NALP Bulletin, June 2013, p. 6-7.
Excerpted from Tips for Law Students on Building a Personal Brand Using Digital Technology
Law students and recent law graduates face steep competition in today’s tight legal job market. For those applying for coveted jobs, internships, and fellowships, attempting to stand out amid a pile of résumés can be a daunting process.
Fortunately, there are tools students can use to stand out, and they’re all online. Digital technology has given us the gift of social media, which can easily be used to create a vast marketing platform to connect with anyone — employers included. In addition, being a social media guru increases an applicant’s value to employers looking to market themselves. Students should look at building a personal brand as an investment in their own future.
With today’s free social media tools, applicants can create their own personal brand on the cheap.
If done right, this brand will reach a targeted audience and place a student firmly in an online community through which he or she can build up to real-life connections. In addition, students may become resources to their new online legal community, positioning themselves as experts-in-training looking for the right opportunity.
Here are a few steps for using digital tools to create a digital brand.
• Create a list of dream employers and favorite legal organizations.
• Like them on Facebook, follow them on Twitter, and start retweeting to get more traffic and followers.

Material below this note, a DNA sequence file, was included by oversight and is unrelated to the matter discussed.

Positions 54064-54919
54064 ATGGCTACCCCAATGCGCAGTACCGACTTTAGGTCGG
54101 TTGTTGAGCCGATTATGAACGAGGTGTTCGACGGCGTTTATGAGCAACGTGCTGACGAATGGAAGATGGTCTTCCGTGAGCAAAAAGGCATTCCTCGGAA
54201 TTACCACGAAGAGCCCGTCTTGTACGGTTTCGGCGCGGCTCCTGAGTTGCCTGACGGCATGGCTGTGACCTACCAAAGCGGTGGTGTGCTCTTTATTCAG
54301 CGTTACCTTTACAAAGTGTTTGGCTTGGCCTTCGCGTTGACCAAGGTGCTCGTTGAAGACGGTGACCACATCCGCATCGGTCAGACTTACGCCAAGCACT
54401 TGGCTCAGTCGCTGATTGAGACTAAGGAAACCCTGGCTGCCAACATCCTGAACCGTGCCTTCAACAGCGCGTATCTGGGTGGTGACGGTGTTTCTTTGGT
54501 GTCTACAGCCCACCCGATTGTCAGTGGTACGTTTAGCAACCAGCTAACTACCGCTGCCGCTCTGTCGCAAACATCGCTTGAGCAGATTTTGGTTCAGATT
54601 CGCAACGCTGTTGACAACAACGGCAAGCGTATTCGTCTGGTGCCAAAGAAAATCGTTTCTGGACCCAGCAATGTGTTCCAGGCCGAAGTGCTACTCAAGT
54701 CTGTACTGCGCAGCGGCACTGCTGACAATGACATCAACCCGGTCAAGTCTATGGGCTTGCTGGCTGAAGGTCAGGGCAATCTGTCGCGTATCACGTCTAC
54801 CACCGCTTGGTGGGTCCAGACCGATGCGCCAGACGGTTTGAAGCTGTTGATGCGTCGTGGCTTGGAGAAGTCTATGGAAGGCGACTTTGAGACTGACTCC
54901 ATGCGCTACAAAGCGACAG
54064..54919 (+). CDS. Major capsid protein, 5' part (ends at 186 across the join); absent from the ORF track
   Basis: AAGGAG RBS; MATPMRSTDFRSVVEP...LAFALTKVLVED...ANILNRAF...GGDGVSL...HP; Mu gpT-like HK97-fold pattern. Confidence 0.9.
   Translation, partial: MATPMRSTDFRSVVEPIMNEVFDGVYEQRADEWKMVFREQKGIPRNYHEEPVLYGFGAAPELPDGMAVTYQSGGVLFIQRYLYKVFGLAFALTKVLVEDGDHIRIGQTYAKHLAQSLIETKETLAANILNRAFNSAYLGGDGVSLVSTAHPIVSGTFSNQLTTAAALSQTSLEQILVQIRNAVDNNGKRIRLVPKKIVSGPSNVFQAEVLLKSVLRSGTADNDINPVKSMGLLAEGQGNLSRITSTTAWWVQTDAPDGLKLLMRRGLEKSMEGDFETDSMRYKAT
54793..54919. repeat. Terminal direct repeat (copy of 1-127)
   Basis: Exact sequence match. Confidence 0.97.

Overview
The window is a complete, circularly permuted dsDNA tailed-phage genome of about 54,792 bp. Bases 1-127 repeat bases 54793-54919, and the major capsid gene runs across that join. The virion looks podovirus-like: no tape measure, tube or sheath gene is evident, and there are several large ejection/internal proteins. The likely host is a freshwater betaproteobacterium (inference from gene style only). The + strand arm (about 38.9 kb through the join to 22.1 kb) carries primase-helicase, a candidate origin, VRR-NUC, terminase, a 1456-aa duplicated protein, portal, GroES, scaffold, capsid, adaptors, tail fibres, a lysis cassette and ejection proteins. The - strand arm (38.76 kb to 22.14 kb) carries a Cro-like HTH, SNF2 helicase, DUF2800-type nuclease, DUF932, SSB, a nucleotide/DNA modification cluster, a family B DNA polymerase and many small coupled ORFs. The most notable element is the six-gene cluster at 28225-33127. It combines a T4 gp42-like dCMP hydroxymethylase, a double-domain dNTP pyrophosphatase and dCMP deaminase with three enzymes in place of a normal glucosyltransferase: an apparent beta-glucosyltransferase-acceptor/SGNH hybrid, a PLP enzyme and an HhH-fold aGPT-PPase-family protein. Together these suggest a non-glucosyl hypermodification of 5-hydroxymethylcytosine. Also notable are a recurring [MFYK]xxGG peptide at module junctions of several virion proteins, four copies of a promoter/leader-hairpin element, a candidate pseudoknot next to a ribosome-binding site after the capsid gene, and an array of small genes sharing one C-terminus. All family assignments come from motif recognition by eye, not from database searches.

• Set up a Google Alert on relevant topics of interest, and post links on Facebook and Twitter.
• Use your bios on each site to quickly brand yourselves as members of specific communities. If you are interested in criminal law, this should be stated clearly in the bio with a link to your personal site and/or blog on that same topic.
• For an even faster way to build an online network, check out the weekly schedule of Twitter Chats to join and talk with others who care about the same issues (http://tweetreports.com/
The idea is to set yourself up as curators of all things related to your practice area of interest, and pretty soon even dream employers will be using you as a resource.
Do's and Don'tsWhenever you do something online, there is an opportunity to do damage. Everything posted will be digitally archived forever, so it is important to build your personal brand wisely.
• Do attribute all information to the source with hyperlinks when reposting or retweeting.
• Do be completely honest about who you are and what you do — do not pretend to be a lawyer! Most students post a disclaimer that clearly states that nothing they say should be used as legal advice.
• Don’t troll or write angry comments or tweets to other people online.
• Do set continuing goals for your public image and how you want to present yourself.
• Always review your content!